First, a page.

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Saturday, October 11, 2008

The Holy Trinity

Even though, as Trinitarians acknowledge, neither the word “Trinity” nor a statement of the Trinitarian dogma is found in the Bible, are the concepts that are embodied in that dogma found there?

Additional Reading:

John 1:1, 2:

RS reads: “In the beginning was the Word, and the Word was with God, and the Word was God. He was in the beginning with God.” (KJ, Dy, JB, NAB use similar wording.) However, NW reads: “In the beginning the Word was, and the Word was with God, and the Word was a god. This one was in the beginning with God.”

Which translation of John 1:1, 2 agrees with the context? John 1:18 says: “No one has ever seen God.” Verse 14 clearly says that “the Word became flesh and dwelt among us . . . we have beheld his glory.” Also, verses 1, 2 say that in the beginning he was “with God.” Can one be with someone and at the same time be that person? At John 17:3, Jesus addresses the Father as “the only true God”; so, Jesus as “a god” merely reflects his Father’s divine qualities.—Heb. 1:3.

Is the rendering “a god” consistent with the rules of Greek grammar? Some reference books argue strongly that the Greek text must be translated, “The Word was God.” But not all agree. In his article “Qualitative Anarthrous Predicate Nouns: Mark 15:39 and John 1:1,” Philip B. Harner said that such clauses as the one in John 1:1, “with an anarthrous predicate preceding the verb, are primarily qualitative in meaning. They indicate that the logos has the nature of theos.” He suggests: “Perhaps the clause could be translated, ‘the Word had the same nature as God.’” (Journal of Biblical Literature, 1973, pp. 85, 87) Thus, in this text, the fact that the word the‧os′ in its second occurrence is without the definite article (ho) and is placed before the verb in the sentence in Greek is significant. Interestingly, translators that insist on rendering John 1:1, “The Word was God,” do not hesitate to use the indefinite article (a, an) in their rendering of other passages where a singular anarthrous predicate noun occurs before the verb. Thus at John 6:70, JB and KJ both refer to Judas Iscariot as “a devil,” and at John 9:17 they describe Jesus as “a prophet.”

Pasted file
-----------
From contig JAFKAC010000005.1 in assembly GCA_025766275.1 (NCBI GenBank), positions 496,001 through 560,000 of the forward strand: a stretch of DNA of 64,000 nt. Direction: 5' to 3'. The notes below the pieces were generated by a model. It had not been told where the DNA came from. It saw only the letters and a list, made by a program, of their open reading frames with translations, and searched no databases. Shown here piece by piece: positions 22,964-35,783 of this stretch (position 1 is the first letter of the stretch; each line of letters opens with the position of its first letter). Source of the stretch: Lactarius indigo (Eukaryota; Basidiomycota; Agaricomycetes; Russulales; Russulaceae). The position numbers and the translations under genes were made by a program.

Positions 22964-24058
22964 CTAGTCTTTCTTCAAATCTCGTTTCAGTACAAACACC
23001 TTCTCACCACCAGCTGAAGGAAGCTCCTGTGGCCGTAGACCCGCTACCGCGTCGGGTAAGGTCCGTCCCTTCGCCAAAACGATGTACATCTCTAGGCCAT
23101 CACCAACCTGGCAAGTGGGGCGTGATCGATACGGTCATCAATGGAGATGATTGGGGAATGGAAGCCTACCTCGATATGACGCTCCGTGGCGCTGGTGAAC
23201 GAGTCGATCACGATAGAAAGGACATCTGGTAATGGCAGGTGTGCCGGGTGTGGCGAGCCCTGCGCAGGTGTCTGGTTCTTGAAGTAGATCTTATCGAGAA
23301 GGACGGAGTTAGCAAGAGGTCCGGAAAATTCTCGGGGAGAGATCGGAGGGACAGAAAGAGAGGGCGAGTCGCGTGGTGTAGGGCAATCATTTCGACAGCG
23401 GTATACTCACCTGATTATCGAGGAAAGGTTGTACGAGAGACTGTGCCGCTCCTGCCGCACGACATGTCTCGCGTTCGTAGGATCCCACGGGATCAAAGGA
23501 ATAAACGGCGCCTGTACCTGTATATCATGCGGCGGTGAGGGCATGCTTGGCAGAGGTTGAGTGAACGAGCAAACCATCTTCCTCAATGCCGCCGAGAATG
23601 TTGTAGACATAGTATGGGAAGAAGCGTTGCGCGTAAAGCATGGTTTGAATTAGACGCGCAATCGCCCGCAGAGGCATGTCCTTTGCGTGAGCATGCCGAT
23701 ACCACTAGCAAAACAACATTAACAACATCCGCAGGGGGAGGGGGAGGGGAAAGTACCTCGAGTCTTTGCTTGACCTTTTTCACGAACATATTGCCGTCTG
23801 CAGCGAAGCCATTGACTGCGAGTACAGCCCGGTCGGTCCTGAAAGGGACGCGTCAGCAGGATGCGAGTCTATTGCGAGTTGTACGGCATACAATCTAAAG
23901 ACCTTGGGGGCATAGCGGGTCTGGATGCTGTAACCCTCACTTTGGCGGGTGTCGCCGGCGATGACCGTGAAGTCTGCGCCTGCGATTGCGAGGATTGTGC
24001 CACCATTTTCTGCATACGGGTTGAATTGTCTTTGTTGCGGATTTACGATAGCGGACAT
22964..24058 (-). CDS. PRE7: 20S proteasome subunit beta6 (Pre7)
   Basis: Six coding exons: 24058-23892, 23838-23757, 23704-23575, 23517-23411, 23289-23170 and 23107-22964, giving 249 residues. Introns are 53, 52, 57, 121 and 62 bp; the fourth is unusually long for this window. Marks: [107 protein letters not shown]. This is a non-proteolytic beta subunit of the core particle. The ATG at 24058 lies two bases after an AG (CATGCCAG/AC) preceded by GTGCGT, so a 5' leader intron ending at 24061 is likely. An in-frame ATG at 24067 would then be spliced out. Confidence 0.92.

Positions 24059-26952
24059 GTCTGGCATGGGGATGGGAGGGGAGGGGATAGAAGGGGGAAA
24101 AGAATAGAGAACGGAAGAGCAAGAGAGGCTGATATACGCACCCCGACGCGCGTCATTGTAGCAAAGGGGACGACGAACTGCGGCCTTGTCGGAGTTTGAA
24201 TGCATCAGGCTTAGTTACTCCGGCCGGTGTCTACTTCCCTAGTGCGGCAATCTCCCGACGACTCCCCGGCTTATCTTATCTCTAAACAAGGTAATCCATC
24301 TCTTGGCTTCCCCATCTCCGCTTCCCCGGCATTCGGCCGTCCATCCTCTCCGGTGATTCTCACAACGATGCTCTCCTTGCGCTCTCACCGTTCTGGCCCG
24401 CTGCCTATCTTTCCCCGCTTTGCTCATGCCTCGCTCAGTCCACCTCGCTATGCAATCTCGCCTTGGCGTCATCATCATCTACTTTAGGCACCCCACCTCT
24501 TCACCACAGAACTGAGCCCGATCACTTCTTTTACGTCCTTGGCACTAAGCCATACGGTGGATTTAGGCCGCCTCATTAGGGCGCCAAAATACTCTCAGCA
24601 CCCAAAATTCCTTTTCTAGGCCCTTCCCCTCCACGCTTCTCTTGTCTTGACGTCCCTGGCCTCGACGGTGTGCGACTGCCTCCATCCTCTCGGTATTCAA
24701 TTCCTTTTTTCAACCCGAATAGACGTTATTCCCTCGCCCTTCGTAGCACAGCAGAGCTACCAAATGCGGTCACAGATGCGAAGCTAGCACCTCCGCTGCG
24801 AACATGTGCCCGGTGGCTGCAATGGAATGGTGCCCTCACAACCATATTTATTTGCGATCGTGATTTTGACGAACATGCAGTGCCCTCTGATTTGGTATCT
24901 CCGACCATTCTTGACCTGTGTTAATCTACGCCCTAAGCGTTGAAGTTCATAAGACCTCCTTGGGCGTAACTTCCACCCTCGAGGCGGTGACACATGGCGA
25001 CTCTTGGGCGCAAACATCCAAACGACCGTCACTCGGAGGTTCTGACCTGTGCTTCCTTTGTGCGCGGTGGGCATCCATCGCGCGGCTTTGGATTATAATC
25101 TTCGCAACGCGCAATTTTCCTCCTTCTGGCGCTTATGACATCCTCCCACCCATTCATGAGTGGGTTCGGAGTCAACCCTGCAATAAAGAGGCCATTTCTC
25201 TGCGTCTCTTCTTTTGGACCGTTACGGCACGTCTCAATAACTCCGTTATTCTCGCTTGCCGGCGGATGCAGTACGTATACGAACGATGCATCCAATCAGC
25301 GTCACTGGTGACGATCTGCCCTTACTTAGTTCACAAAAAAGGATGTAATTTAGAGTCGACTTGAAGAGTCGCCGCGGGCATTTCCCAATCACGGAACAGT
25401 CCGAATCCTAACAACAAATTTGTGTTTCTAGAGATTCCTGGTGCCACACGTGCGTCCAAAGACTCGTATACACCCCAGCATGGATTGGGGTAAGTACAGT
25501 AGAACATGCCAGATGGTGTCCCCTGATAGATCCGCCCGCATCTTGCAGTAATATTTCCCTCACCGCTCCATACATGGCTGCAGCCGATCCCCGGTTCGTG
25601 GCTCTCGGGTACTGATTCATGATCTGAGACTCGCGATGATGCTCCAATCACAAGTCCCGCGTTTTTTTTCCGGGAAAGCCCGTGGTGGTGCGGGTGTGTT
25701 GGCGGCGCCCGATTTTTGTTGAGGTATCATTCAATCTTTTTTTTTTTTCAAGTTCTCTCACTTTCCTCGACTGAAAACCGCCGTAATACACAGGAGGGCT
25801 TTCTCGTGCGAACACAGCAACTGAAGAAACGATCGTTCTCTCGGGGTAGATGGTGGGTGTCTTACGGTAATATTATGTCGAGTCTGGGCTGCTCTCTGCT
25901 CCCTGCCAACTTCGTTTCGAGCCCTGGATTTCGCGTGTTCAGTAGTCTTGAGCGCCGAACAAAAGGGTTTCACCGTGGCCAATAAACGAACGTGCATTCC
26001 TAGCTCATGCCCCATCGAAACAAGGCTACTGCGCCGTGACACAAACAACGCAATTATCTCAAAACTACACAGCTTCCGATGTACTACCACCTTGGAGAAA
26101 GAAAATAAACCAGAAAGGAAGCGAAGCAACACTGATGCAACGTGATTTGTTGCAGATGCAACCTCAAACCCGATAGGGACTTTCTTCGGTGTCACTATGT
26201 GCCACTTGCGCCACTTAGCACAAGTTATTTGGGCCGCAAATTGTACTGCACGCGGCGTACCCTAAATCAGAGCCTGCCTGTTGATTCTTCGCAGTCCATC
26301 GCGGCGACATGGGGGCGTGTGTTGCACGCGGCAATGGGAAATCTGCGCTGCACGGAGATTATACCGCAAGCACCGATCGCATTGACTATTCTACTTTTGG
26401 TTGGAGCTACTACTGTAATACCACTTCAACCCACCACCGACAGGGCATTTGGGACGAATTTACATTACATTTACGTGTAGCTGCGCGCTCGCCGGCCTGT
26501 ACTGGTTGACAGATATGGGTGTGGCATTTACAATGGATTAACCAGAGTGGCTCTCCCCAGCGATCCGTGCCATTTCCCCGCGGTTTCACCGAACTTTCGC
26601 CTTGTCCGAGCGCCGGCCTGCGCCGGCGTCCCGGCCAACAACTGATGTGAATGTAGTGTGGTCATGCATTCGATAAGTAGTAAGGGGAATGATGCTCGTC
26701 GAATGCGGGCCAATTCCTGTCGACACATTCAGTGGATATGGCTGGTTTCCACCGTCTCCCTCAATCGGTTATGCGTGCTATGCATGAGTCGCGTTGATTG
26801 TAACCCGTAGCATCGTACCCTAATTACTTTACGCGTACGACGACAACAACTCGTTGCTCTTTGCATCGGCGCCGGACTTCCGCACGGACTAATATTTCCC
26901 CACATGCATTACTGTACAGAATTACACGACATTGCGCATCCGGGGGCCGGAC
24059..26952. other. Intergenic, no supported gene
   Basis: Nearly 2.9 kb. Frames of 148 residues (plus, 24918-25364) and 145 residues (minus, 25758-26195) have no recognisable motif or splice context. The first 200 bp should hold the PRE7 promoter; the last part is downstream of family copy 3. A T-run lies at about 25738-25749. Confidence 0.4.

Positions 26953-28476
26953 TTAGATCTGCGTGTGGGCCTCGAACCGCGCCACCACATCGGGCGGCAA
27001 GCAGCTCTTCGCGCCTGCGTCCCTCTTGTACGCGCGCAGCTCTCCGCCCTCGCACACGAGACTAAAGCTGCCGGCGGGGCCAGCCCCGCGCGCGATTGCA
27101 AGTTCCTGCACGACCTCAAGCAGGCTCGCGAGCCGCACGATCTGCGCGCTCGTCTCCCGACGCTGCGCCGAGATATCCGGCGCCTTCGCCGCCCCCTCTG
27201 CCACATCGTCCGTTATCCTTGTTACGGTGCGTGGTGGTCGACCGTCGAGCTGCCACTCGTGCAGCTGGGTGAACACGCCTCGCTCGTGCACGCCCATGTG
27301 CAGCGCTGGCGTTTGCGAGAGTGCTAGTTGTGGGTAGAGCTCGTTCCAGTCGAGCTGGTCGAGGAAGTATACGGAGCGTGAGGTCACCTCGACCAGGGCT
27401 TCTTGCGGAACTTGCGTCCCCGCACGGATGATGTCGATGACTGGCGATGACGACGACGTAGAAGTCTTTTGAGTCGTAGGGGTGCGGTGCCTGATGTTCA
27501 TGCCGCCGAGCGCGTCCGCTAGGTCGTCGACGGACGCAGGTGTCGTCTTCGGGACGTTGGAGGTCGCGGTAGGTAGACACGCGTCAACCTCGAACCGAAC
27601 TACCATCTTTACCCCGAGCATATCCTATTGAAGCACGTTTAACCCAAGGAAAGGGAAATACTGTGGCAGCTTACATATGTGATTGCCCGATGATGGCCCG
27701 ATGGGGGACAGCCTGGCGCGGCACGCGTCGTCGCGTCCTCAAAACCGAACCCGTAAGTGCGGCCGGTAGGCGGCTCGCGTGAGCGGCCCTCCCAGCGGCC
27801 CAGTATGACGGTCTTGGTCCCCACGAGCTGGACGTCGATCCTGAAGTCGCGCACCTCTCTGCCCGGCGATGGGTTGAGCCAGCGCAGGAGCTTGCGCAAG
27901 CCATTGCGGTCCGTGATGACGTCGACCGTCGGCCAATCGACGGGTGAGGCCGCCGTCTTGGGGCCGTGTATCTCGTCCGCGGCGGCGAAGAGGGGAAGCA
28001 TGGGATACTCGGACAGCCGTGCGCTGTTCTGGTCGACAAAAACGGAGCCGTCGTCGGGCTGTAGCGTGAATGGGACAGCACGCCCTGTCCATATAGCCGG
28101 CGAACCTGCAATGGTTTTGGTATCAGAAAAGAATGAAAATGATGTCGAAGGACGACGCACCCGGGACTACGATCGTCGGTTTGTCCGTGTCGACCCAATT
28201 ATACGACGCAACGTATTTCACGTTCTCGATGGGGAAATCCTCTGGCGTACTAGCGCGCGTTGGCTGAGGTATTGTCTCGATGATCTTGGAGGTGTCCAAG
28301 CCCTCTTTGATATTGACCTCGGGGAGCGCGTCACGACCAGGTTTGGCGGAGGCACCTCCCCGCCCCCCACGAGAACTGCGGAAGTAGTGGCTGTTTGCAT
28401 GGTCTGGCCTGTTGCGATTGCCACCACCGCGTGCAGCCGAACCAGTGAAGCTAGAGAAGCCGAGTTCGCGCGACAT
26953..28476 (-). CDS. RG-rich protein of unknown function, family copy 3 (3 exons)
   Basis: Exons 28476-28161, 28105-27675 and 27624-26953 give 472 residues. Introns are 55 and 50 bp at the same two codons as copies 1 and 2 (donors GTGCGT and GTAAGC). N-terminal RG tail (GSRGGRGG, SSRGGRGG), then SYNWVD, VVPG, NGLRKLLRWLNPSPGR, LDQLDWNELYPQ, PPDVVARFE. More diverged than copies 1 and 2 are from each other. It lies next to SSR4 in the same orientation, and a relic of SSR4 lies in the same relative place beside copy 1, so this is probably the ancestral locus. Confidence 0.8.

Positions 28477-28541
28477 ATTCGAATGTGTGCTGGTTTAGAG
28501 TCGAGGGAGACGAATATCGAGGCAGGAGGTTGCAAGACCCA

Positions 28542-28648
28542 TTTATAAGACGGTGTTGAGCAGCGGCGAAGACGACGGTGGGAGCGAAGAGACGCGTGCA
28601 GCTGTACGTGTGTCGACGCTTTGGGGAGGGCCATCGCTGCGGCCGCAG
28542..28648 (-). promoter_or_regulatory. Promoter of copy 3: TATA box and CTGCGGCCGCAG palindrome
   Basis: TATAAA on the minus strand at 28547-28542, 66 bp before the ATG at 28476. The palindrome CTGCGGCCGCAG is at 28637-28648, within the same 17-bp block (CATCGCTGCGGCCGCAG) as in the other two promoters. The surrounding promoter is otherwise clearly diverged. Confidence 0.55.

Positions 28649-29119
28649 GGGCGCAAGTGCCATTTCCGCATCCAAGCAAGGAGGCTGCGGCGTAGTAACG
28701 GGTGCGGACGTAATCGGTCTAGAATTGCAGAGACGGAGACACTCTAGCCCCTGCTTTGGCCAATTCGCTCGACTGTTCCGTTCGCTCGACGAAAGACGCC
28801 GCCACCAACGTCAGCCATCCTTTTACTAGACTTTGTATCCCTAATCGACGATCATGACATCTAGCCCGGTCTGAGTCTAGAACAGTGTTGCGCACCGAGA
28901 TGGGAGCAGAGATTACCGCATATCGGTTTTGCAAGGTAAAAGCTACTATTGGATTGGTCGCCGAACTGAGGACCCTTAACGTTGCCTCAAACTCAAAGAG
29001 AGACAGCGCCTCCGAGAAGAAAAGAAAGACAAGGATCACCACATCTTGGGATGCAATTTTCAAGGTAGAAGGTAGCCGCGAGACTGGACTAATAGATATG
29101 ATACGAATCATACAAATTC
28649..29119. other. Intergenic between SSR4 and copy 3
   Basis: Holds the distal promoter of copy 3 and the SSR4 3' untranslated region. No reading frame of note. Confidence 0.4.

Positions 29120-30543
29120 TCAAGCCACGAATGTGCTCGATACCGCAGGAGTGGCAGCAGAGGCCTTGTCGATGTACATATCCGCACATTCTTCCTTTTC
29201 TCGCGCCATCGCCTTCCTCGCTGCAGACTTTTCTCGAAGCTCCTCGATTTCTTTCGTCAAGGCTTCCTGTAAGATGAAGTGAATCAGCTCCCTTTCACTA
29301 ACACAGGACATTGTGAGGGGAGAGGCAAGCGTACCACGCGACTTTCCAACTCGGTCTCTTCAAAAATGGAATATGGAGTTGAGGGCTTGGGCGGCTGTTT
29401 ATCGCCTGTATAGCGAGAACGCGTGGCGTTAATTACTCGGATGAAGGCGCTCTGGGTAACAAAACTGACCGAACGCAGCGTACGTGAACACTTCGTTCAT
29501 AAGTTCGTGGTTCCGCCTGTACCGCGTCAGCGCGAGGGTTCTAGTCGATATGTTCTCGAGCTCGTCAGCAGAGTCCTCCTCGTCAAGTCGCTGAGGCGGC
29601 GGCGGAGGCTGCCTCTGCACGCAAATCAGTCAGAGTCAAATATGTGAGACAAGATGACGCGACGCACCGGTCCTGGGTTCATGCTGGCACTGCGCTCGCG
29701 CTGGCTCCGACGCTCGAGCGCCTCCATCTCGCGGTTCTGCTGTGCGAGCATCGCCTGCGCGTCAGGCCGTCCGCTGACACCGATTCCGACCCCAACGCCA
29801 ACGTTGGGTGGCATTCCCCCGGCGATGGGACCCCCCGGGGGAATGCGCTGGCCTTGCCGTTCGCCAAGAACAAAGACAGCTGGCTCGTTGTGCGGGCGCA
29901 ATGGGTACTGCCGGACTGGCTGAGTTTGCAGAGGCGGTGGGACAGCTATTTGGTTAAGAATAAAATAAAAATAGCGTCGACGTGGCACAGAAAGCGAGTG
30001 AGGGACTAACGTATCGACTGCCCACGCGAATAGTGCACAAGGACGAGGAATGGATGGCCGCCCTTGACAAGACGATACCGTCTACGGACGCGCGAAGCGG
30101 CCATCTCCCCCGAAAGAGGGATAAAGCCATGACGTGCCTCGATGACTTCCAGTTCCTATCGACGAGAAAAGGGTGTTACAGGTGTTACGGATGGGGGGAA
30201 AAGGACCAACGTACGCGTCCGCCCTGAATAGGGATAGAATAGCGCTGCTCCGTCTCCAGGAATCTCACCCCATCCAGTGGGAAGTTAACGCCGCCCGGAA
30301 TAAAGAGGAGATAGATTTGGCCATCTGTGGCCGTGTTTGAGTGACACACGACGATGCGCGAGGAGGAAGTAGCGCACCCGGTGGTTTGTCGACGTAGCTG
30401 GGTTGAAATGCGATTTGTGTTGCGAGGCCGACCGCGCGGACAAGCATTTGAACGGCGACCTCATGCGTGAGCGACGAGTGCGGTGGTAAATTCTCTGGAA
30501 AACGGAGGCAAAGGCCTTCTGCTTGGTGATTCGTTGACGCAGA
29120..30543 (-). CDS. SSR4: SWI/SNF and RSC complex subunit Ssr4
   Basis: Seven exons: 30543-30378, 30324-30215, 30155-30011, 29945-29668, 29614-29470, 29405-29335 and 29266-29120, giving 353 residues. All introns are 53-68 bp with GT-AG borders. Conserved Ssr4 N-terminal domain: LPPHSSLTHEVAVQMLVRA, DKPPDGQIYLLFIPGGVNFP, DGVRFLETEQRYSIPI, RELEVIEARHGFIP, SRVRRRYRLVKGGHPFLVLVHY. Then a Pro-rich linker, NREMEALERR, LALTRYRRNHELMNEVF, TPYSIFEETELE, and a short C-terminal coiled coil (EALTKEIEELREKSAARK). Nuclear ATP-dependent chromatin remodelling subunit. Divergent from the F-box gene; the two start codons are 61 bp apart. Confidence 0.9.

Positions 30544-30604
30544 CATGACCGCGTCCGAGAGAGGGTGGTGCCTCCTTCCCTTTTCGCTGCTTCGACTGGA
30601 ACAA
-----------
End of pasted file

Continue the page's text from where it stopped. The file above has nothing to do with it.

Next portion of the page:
John J. McKenzie, S.J., in his Dictionary of the Bible, says: “Jn 1:1 should rigorously be translated ‘the word was with the God [= the Father], and the word was a divine being.’”—(Brackets are his. Published with nihil obstat and imprimatur.) (New York, 1965), p. 317.

In harmony with the above, AT reads: “the Word was divine”; Mo, “the Logos was divine”; NTIV, “the word was a god.” In his German translation Ludwig Thimme expresses it in this way: “God of a sort the Word was.” Referring to the Word (who became Jesus Christ) as “a god” is consistent with the use of that term in the rest of the Scriptures. For example, at Psalm 82:1-6 human judges in Israel were referred to as “gods” (Hebrew, ’elo‧him′; Greek, the‧oi′, at John 10:34) because they were representatives of Jehovah and were to speak his law.


"The Word Was God"

Additional Reading:

AT JOHN 1:1 the King James Version reads: "In the beginning was the Word, and the Word was with God, and the Word was God." Trinitarians claim that this means that "the Word" (Greek, ho lo'gos) who came to earth as Jesus Christ was Almighty God himself.

Someone who is "with" another person cannot also be that other person

Note, however, that here again the context lays the groundwork for accurate understanding. Even the King James Version says, "The Word was with God." (Italics ours.) Someone who is "with" another person cannot be the same as that other person. In agreement with this, the Journal of Biblical Literature, edited by Jesuit Joseph A. Fitzmyer, notes that if the latter part of John 1:1 were interpreted to mean "the" God, this "would then contradict the preceding clause," which says that the Word was with God.